Sports and extracurricular activities will still be happening in Detroit Lakes this coming school year, but it won’t be business as usual as the ongoing coronavirus pandemic prompts unprecedented safety precautions across Minnesota -- including a delayed season for football and volleyball.
The Detroit Lakes School District will start hashing out the details of its fall sports schedule this week, after the Minnesota State High School League’s Tuesday, Aug. 4, announcement of new statewide rules for high school sports in light of the pandemic.
The league's board of directors has had a special task force working since mid-July on programming options for the 2020-2021 school year. The goal has been to ensure all MSHSL sports are played at some point this year, with top priority being the health and safety of students, coaches and everyone else involved.
After the task force's recommendations, the board voted Tuesday to allow lower-risk fall sports including soccer, boys and girls cross country, girls tennis and girls swimming and diving to begin practices Aug. 17, but with restrictions like shorter seasons and fewer competitions; football and volleyball, which are considered higher-risk, will shift to a March 15-May 15 season, also with restrictions.
The league said school districts must follow Minnesota Department of Health guidelines for fan capacity and transportation.
Tuesday's announcement means football and volleyball are essentially getting their own new sports season, "so we will have four seasons, technically ... and the spring season will now go into July," according to Abby Pettit, the activities and athletics administrative assistant at Detroit Lakes High School.
Activities Director Rob Nielsen said he was a little surprised that the league decided to push football and volleyball out to the spring, but, “I’m not going to say I’m shocked. We pretty much knew that things were not going to be as normal, and it was just a matter of what that would look like and how it’s going to be.”
Overall, he added, “I think that these are reasonable limitations and expectations that we can follow. But it’s kind of like everything right now, where we’ve got way more questions than answers.”
As of late Tuesday evening, the MSHSL had yet to provide districts with detailed safety protocols for each specific sport, Nielsen said. He hoped to have those in hand before the end of this week so local students and parents can get some clear direction by Monday or Tuesday. The district plans to open online registration next week.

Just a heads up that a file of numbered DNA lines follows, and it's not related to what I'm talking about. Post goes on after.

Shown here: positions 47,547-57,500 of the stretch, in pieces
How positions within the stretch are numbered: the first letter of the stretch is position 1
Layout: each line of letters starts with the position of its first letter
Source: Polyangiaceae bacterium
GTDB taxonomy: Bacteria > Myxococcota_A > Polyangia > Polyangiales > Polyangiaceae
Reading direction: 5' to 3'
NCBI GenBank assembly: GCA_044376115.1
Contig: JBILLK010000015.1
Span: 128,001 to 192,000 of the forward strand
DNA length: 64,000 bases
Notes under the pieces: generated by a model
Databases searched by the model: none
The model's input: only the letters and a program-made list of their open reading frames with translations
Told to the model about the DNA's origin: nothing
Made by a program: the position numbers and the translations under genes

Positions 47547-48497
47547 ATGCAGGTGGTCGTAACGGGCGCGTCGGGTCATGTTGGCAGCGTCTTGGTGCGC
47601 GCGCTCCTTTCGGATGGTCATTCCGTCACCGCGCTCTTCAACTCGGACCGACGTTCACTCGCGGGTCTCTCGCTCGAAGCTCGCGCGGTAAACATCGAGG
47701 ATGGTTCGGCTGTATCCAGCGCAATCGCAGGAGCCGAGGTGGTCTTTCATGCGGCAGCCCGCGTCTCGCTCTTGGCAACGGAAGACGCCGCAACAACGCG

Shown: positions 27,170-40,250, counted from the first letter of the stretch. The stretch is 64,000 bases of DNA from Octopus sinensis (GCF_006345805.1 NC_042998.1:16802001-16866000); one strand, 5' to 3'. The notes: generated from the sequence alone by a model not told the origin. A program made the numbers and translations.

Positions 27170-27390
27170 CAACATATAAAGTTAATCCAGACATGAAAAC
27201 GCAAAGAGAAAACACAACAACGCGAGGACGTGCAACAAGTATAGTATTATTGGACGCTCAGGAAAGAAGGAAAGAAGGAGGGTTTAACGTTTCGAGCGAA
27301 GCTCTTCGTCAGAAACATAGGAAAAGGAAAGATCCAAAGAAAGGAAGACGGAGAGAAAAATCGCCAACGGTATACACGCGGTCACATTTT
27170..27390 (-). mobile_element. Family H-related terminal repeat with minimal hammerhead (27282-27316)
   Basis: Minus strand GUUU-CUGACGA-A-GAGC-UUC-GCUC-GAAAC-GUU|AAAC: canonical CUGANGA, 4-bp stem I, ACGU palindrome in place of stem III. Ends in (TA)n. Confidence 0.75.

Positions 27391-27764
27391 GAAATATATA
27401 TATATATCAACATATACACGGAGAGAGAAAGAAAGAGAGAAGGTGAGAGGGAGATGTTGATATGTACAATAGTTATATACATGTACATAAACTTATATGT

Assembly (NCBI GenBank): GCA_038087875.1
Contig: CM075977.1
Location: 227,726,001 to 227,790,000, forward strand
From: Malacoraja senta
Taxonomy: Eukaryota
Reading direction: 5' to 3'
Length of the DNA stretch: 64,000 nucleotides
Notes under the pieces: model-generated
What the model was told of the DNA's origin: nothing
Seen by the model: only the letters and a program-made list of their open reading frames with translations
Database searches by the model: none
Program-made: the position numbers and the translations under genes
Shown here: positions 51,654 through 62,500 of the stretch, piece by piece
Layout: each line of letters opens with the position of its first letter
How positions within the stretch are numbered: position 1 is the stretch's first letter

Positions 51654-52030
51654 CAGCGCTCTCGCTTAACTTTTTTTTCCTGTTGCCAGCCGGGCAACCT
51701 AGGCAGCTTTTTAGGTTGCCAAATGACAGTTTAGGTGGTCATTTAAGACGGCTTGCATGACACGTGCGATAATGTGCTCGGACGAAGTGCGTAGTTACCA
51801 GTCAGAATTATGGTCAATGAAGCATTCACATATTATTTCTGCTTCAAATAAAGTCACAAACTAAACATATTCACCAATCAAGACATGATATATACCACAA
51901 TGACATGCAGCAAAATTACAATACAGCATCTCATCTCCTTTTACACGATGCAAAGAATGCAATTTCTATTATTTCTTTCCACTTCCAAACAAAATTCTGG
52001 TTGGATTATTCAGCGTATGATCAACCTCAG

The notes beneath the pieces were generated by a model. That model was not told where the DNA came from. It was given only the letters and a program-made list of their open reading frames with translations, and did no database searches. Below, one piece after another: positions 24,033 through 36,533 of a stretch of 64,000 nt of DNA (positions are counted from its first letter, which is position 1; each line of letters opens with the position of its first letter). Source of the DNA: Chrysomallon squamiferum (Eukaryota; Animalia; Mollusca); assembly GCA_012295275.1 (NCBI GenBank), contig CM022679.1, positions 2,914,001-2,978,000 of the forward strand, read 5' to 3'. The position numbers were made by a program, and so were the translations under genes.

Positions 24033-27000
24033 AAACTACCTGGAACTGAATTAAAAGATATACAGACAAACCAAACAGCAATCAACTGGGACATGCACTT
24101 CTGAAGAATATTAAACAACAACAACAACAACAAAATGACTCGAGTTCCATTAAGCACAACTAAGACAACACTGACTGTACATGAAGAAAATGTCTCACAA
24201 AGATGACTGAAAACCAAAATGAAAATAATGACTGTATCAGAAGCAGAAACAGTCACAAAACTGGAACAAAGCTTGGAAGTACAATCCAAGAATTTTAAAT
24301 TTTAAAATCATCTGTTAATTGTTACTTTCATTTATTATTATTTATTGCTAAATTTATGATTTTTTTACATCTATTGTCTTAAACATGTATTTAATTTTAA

The league’s announcement came ahead of any sort of finalized school reopening plan for Detroit Lakes Public Schools. District leaders will be meeting to talk more about that plan this Thursday, Aug. 6. Gov. Tim Walz, along with state health and education leaders, revealed their recommendations for schools on July 30, but local districts still have a lot of decision-making to do.
Nielsen said it's possible that plans made now for the fall sports season will change in the coming weeks, and even as the year goes on. The state has asked school districts to be prepared for three possible learning models -- in-person, distance-learning or a hybrid of those two -- which might fluctuate as local COVID-19 case numbers rise and fall. Schools following the distance learning model will not be allowed to conduct in-person practices or games and must move to virtual-only instruction from coaches.
“It's really a moving target, with what's going to happen with things,” Nielsen said. “Really, a week from now, what we're talking about today could be totally different. Things change really fast and you've got to be ready to adapt . . . and move on to the next best thing to handle this.”
The good news, he said, “is right now it looks like every sport is going to get an opportunity...to do their thing. That’s the really positive thing, where the league really looked at it like, ‘How do we give everybody a chance to have some kind of a season, whether it's abbreviated or not?’ Something is a whole lot better than nothing.”
MSHSL rules pertain to varsity and junior varsity players. It’s still unclear how middle school sports will be impacted by the pandemic. Local school activities other than sports, such as the fall musical and band and choir concerts, also remain up in the air for now. Nielsen said these are all things district leaders will be figuring out in the near future.
“It’s like everything else,” he said of the whole situation. “It’s what you make of it. It doesn’t do any good to be unhappy or frustrated. We’ll move forward and make the best of it.”
To read the MSHSL's Tuesday statement about fall sports during the pandemic, click HERE.